The US Circuit Court of Appeals for the Fifth Circuit has refused to rehear a ruling that permits the use of race as a factor of consideration in undergraduate admissions at the University of Texas.
In a brief order issued on Wednesday, the Fifth Circuit indicated that the decision to refuse rehearing was 10-5.
Twice before, the Fifth Circuit sided with the University of Texas at Austin in a case brought by Abigail Fisher, a white student who believes UT discriminated against her when she was denied admission six years ago. UT considers race as a factor for roughly 25 percent of students who are not admitted under the Top 10 percent rule, which grants automatic admission to the top students of a high school's graduating class. Fisher did not meet the 10 percent threshold and was denied admission. She claimed that UT rejected her because of her race and that the school's admission policy is therefore a violation of the 14th Amendment.
"We are pleased with the ruling of the Court of Appeals for the Fifth Circuit," UT Austin President Bill Powers said in a statement following the Court's decision. "The University of Texas at Austin is committed to maintaining a student body that provides the educational benefits of diversity while respecting the rights of all students. The exchange of ideas and cultural richness that occurs when students from diverse backgrounds come together on our campus prepares all our students for life in a global society."
Fisher's attorneys plan to file an appeal to the Supreme Court within the next 90 days.
The Supreme Court is not unfamiliar with the case. In 2012, the Supreme Court heard Fisher's appeal from the Fifth Circuit's original ruling in favor of the University. At that time, the Supreme Court voided the Fifth Circuit's decision and sent the case back for the Fifth Circuit to determine whether the University's use of a race-conscious admissions policy could survive "strict scrutiny." After hearing the case again, the Fifth Circuit continued to uphold the University's admissions policy.
Police brutality, military sexual assault, and gender-based violence in the US came under scrutiny this week as the United Nations Committee Against Torture conducted its periodic review of the United States' compliance with the international Convention Against Torture and Other Cruel, Inhuman or Degrading Treatment or Punishment (CAT).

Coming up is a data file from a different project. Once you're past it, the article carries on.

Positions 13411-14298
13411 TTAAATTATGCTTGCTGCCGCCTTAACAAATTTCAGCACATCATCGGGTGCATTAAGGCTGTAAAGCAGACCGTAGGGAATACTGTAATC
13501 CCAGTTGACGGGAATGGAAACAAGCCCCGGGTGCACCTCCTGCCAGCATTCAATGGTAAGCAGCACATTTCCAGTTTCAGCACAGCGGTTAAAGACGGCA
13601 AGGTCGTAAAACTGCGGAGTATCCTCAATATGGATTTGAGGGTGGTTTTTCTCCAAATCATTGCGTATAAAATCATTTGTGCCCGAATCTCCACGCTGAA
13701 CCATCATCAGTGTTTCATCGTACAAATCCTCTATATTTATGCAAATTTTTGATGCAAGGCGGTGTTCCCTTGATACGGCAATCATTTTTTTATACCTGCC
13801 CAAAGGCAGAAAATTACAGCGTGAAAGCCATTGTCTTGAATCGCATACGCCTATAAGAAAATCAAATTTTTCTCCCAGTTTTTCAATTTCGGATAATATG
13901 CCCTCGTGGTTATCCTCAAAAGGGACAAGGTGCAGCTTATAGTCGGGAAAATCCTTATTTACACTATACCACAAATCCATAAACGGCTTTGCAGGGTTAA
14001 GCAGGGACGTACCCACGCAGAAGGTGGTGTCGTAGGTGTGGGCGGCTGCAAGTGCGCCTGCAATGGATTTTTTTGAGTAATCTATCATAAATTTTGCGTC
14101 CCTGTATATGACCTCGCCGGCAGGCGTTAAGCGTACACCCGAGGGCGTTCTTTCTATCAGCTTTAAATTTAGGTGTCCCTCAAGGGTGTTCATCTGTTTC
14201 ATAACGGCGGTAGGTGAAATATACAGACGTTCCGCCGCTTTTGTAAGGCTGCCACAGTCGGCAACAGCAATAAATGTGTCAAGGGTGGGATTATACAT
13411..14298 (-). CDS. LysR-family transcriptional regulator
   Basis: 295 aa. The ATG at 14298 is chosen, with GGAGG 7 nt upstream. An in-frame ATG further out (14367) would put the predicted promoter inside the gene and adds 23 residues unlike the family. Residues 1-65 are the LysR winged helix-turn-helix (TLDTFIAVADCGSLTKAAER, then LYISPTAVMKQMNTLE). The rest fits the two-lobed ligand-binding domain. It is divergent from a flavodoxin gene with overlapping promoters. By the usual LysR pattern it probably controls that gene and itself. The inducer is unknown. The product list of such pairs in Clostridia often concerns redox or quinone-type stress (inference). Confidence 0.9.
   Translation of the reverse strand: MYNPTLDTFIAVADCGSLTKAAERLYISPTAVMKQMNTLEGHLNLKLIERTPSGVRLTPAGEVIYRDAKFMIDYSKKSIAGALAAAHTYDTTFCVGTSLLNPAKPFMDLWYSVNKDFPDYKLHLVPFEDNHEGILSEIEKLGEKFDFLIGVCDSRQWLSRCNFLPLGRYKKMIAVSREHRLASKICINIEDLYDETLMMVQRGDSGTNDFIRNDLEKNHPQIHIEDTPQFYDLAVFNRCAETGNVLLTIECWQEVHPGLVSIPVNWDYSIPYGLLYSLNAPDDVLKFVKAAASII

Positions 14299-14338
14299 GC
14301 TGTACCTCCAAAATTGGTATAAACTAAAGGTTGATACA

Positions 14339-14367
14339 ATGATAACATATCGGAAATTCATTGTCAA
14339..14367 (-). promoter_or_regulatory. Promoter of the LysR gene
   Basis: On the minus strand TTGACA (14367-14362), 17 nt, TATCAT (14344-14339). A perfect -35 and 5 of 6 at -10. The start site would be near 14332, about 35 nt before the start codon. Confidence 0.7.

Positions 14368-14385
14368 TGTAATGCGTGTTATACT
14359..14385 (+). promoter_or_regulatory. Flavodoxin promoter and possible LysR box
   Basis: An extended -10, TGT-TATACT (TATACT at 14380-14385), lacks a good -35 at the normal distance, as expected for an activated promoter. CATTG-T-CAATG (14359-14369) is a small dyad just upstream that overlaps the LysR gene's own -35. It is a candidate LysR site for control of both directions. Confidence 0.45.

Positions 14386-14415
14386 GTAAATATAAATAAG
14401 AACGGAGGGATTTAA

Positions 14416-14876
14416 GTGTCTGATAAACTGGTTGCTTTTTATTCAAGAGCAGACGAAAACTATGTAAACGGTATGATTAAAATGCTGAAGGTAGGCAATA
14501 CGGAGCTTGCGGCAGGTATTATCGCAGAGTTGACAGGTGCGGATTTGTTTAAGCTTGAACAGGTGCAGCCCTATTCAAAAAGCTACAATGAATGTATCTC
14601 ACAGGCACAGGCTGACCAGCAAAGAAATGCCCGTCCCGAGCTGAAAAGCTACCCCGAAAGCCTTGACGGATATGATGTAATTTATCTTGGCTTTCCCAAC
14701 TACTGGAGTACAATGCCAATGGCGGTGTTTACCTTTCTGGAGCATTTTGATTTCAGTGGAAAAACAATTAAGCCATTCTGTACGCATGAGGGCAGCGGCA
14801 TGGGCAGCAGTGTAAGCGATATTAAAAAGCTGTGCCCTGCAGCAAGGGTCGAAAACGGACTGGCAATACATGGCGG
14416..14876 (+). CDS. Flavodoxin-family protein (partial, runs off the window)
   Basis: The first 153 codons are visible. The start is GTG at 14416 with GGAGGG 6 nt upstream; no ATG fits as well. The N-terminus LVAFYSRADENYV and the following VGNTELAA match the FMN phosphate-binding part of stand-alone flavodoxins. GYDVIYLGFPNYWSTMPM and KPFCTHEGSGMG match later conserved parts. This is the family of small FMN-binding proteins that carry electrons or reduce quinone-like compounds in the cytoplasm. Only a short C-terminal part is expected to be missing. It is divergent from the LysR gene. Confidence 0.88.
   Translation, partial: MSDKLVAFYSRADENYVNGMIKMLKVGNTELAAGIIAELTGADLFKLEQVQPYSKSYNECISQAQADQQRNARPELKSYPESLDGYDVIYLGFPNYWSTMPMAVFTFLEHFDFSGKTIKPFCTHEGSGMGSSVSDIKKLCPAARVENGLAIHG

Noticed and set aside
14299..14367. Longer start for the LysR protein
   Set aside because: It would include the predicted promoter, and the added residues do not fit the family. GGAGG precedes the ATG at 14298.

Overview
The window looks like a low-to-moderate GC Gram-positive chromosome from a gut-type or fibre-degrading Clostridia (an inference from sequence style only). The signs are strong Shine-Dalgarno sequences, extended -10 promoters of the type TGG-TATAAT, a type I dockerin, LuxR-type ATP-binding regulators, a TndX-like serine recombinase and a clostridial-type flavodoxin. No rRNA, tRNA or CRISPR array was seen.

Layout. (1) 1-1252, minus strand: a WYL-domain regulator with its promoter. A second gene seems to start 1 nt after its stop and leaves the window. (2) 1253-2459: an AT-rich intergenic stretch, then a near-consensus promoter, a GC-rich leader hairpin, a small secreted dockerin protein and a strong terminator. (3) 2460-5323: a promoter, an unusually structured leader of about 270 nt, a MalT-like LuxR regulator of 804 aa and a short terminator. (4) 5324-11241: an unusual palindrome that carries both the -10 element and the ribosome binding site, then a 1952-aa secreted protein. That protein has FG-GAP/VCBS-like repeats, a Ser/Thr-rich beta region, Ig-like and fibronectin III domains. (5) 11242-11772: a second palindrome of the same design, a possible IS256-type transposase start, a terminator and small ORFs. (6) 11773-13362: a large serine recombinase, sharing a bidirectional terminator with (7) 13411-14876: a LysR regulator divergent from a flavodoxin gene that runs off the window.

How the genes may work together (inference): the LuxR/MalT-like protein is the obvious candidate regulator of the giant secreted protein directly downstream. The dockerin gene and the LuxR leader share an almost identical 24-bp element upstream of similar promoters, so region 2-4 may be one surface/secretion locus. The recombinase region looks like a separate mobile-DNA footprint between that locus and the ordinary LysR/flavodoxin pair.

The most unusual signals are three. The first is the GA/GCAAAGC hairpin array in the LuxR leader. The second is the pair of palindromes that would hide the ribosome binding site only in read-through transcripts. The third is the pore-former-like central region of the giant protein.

In preparation for the review, the UN asked the United States to provide the Committee with specific information on what steps the US has taken to "prevent and punish violence and abuse of women," in particular women of color. The Committee also requested information on "brutality and use of excessive force by law enforcement officials and ill-treatment of vulnerable groups, in particular racial minorities, migrants and persons of different sexual orientation."
To assist the Committee with its review, US-based advocates, organized by the US Human Rights Network, provided information, reports, and testimony earlier this week.
The Black Women's Blueprint, which will be honored by Ms. magazine with a Wonder Award next week, provided the Committee with its report, "Invisible Betrayal: Police Violence and the Rapes of Black Women in the United States." The report highlights how Black women's experience of rape and sexual assault constitute a form of torture. The group also focused on the continued minimization of sexual violence as it relates to Black Women. As an example, the group cited the recent arrest of white Oklahoma City, Oklahoma police officer Daniel Ken Holtzclaw. Despite facing 16 felony counts of sexual assault and misconduct - including the sexual assault, rape, stalking, fondling, and indecent exposure of himself to at least eight black women while on duty - Holtzclaw was released on $500,000 bond, after having an initial $5 million.
The report goes on to note: "Despite the facts that 22 percent of Black women and 50 percent of racially mixed Black women experience rape in higher amounts when compared to white women, the long-standing legacy and continued devaluing of Black women as legitimate victims of rape and assault generally compound Black women's continued victimization and likelihood to get a conviction against a police officer no less."
Women's All Points Bulletin (WAPB) provided the Committee with information on the hyper-policing of transgender women of color. "Transgender women are four times more likely to experience police violence compared to all victims of police violence," according to WAPB, and 22 percent of all who've had an interaction with law enforcement reported they were harassed, physically assaulted, or sexually assaulted by an officer. More than one-third reported "they were harassed by correctional staff while a sizeable portion had reported being physically (16 percent) and sexually (15 percent) assaulted" with rates increasing for people of low-income or racial minority backgrounds.